It is possible to bypass Vmware, workstation or not, simply by writing to memory and then from memory executing code on the real desktop.
Vmware is connected to one's desktop, and this poses a real security threat. People like myself, who test malware on Vmware workstation, will find themselves in a real hazard of getting infected. Moreover, people who are familiar with the working of Vmware will know how to exploit it.
There's really no security in Vmware, and I'd like this to be different in the near future.
Are you hallucinating?
The guest OS cannot modify the host OS memory in any way, and if you disable all sharing features (shared folders, shared clipboard, etc.) the guest becomes a fully isolated environment.
Anyways, show us this vulnerability!
A compiled code will suffice.
We consider the isolation between a VM and its host to be critically important, and we've expended a lot of effort to achieve a very high level of isolation.
If you have any questions about the level of isolation you should expect from VMware products, or questions about how the configuration of your virtual machines can affect isolation, feel free to ask detailed questions here.
If you are aware of a specific vulnerability in a VMware product (for instance, if you can demonstrate a virtual machine compromising its host or manipulating its host in an unexpected way), you could provide a detailed report by following the instructions on our Security Response page and we'll investigate.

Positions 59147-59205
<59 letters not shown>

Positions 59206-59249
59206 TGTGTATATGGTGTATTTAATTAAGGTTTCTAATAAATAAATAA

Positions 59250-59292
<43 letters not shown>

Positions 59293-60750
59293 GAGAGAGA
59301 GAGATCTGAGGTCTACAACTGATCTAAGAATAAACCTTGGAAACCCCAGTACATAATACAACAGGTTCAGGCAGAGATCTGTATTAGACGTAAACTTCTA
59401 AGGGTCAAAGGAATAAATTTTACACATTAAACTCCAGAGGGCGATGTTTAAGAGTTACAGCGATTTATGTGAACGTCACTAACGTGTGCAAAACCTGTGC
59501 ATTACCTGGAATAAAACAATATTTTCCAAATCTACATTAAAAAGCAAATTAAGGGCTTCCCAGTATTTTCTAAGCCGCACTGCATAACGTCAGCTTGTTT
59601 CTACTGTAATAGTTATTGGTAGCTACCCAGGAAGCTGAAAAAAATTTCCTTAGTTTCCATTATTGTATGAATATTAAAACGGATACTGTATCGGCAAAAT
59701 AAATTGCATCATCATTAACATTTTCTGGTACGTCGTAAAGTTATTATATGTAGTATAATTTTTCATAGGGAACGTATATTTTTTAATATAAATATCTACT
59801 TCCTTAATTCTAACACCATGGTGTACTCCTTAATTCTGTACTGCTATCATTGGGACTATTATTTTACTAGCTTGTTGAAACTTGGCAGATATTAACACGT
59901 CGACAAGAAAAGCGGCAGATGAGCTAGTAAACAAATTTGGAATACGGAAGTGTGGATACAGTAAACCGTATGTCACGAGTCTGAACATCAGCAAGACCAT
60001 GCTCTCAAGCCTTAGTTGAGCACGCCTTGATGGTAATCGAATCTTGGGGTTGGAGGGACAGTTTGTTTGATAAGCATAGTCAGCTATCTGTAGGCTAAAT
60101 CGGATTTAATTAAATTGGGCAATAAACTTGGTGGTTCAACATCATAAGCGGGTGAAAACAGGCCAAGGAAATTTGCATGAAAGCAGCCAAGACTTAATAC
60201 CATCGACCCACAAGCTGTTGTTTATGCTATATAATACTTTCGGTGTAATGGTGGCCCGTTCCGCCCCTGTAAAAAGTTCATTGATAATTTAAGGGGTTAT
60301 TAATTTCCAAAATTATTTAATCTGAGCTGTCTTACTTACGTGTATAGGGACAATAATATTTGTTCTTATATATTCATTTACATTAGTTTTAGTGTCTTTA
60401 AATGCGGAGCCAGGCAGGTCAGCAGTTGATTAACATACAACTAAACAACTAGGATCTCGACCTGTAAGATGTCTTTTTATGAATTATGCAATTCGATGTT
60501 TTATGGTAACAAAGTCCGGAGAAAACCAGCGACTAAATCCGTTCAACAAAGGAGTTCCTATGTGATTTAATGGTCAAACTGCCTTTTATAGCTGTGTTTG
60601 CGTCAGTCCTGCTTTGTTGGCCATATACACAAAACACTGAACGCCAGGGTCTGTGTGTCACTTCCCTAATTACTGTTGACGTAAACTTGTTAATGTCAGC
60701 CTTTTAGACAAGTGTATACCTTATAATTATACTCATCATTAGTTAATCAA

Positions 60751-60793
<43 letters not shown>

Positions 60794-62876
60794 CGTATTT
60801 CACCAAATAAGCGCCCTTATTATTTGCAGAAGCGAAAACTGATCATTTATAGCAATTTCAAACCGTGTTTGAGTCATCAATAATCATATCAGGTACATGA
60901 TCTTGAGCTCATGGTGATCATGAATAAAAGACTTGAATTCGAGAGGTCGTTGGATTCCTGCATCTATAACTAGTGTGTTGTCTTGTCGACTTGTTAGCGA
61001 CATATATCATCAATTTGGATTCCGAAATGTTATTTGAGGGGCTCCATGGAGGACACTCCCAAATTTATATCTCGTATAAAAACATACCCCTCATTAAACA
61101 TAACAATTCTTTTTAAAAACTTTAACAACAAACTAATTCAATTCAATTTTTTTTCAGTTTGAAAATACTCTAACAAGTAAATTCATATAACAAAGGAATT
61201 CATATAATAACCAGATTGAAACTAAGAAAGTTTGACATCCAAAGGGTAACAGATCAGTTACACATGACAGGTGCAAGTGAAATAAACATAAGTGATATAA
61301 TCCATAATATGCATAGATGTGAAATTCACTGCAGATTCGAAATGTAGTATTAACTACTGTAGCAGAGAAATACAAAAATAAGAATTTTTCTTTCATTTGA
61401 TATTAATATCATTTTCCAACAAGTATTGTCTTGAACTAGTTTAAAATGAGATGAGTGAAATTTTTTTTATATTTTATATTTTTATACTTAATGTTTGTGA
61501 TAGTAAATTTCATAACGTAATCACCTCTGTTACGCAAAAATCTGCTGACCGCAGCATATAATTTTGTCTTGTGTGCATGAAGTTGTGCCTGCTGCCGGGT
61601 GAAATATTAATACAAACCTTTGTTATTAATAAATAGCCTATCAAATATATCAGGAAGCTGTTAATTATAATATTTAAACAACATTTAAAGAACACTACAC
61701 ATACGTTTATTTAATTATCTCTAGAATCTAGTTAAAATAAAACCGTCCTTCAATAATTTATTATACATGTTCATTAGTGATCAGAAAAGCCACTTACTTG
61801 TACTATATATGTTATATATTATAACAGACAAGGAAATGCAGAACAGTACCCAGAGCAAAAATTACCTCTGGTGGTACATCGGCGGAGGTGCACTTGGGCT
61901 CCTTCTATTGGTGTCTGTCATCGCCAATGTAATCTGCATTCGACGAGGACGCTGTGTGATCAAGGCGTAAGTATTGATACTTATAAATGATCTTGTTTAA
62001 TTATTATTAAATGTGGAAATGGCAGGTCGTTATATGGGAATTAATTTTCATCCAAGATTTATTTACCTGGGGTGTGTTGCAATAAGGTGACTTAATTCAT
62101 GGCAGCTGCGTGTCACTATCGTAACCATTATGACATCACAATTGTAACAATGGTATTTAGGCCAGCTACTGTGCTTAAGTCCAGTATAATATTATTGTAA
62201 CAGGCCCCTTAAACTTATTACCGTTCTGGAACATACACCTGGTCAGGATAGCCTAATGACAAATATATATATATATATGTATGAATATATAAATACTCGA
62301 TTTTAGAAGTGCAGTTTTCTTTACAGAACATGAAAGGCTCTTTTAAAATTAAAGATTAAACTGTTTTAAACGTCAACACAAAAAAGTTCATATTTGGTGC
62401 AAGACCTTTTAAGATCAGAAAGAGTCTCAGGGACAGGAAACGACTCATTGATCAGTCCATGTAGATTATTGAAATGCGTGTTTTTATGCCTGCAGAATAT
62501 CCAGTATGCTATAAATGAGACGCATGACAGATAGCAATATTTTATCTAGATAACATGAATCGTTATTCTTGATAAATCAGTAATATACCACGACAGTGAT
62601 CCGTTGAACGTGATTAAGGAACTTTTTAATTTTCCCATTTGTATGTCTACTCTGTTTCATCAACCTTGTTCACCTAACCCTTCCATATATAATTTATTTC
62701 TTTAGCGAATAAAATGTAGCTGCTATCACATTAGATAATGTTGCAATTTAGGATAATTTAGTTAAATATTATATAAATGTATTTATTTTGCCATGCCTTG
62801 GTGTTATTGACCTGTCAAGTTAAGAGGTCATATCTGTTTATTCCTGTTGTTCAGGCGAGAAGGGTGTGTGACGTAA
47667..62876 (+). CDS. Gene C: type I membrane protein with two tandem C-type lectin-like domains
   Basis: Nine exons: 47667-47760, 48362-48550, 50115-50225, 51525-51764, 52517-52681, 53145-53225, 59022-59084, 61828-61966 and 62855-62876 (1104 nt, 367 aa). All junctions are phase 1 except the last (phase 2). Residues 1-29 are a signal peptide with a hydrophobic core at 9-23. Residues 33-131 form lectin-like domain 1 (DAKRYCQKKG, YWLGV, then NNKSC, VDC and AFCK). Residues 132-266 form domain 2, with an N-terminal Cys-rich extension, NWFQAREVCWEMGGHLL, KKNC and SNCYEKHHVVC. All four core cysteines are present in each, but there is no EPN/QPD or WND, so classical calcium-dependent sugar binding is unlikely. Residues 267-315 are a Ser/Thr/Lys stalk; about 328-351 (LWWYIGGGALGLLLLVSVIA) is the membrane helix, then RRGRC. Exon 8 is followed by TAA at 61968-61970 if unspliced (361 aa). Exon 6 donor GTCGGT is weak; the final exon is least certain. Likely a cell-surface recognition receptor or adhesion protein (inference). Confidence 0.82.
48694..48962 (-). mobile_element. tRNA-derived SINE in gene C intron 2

What kind of a question is that?
This topic has no relevance to modifying the OS which Vmware is run on. What I am talking about is getting actual access to the OS, which is an easy task. The supposed "guest" OS has as much access to hardware components as the OS which Vmware is run on.
If you have any idea how a computer works, you'd have sufficient knowledge to compute the simple fact that any malware can actually get access to the original OS simply by modyfying hardware components.
I am obviously not going to share any source codes - what benefit would there be in this?
You don't ask a robber who turned himself in, "Hey, we think you're lying! You need to demonstrate how you committed this robbery, or else we'll dismiss your case as fraud."
What I am talking about is getting actual access to the OS, which is an easy task. The supposed "guest" OS has as much access to hardware components as the OS which Vmware is run on.
We go to great lengths to ensure that the guest does not have unfettered access to the host hardware, and to ensure that the guest cannot directly map and access memory that doesn't belong to the virtual machine. Even in cases where guest code is running directly on the host's CPU, it is done under strictly controlled conditions to ensure that the virtual machine remains "sandboxed" from the host.
If you have found a case in which the guest OS can actually access memory that it doesn't own, I'd appreciate if you could let our security team know, and you can be assured that they will investigate thoroughly.